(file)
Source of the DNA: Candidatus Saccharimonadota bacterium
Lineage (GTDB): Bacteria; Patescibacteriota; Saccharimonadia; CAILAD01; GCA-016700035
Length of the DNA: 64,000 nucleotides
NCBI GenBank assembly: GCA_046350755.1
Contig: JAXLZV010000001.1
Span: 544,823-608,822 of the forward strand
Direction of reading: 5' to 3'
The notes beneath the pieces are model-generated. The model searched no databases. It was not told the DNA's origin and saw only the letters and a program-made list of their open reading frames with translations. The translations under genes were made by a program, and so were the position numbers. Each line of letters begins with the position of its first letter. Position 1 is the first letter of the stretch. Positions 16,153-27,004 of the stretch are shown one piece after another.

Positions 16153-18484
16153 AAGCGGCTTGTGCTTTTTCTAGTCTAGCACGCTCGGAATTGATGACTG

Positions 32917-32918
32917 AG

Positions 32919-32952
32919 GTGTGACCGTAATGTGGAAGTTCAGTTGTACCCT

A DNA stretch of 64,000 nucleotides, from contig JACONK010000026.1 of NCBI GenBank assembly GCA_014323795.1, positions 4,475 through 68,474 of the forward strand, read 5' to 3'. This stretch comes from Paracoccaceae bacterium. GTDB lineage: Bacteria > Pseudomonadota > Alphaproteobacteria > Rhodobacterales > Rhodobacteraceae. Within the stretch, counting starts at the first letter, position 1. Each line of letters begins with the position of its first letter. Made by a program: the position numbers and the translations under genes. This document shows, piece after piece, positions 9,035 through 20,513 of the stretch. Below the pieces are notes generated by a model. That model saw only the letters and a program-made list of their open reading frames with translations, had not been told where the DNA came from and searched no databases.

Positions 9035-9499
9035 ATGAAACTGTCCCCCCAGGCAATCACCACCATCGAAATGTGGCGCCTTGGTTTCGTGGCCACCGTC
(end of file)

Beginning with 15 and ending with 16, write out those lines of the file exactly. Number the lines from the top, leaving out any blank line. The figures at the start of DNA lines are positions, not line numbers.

A DNA stretch of 64,000 nucleotides, from contig JACONK010000026.1 of NCBI GenBank assembly GCA_014323795.1, positions 4,475 through 68,474 of the forward strand, read 5' to 3'. This stretch comes from Paracoccaceae bacterium. GTDB lineage: Bacteria > Pseudomonadota > Alphaproteobacteria > Rhodobacterales > Rhodobacteraceae. Within the stretch, counting starts at the first letter, position 1. Each line of letters begins with the position of its first letter. Made by a program: the position numbers and the translations under genes. This document shows, piece after piece, positions 9,035 through 20,513 of the stretch. Below the pieces are notes generated by a model. That model saw only the letters and a program-made list of their open reading frames with translations, had not been told where the DNA came from and searched no databases.

Positions 9035-9499